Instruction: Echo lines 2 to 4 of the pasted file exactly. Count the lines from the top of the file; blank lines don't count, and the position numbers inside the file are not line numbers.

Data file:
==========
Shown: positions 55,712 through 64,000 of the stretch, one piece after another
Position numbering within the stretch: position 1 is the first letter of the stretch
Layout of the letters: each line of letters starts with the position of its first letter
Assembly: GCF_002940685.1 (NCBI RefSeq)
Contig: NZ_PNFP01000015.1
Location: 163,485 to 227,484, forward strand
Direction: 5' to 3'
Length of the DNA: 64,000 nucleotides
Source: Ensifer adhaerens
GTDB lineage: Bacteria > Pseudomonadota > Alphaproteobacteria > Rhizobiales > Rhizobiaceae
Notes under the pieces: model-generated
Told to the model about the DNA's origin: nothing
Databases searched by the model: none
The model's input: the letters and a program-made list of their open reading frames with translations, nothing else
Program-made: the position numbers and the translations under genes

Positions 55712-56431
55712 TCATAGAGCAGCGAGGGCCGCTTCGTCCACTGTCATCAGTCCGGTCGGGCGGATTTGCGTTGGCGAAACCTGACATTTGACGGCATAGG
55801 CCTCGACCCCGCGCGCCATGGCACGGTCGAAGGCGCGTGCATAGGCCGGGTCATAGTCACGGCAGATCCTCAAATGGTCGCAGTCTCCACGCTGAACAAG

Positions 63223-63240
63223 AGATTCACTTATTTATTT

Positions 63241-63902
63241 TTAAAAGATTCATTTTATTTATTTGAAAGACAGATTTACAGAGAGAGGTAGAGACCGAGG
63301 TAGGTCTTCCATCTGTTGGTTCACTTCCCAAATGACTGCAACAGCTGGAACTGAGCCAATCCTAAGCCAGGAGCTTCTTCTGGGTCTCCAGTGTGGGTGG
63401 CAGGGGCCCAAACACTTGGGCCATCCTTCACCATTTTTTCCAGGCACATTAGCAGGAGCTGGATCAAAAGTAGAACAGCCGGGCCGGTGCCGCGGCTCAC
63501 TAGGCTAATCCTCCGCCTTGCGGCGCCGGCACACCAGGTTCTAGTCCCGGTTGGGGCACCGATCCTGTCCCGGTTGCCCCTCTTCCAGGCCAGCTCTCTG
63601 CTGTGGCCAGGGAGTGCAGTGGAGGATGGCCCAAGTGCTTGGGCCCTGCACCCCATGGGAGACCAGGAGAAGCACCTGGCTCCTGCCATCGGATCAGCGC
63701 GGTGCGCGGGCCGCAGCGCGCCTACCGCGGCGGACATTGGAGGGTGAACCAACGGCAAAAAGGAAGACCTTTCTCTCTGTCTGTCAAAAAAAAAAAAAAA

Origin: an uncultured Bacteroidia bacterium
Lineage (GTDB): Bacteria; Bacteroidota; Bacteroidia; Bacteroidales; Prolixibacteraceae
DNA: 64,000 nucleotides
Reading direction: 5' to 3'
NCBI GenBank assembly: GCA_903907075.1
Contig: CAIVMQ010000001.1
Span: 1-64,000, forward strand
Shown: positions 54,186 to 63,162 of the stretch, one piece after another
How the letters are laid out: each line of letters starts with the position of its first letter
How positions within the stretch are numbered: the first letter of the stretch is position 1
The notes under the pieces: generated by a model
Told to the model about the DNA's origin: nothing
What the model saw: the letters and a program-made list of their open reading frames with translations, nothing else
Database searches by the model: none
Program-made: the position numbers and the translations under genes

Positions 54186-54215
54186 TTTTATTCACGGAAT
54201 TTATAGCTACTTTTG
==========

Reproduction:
Position numbering within the stretch: position 1 is the first letter of the stretch
Layout of the letters: each line of letters starts with the position of its first letter
Assembly: GCF_002940685.1 (NCBI RefSeq)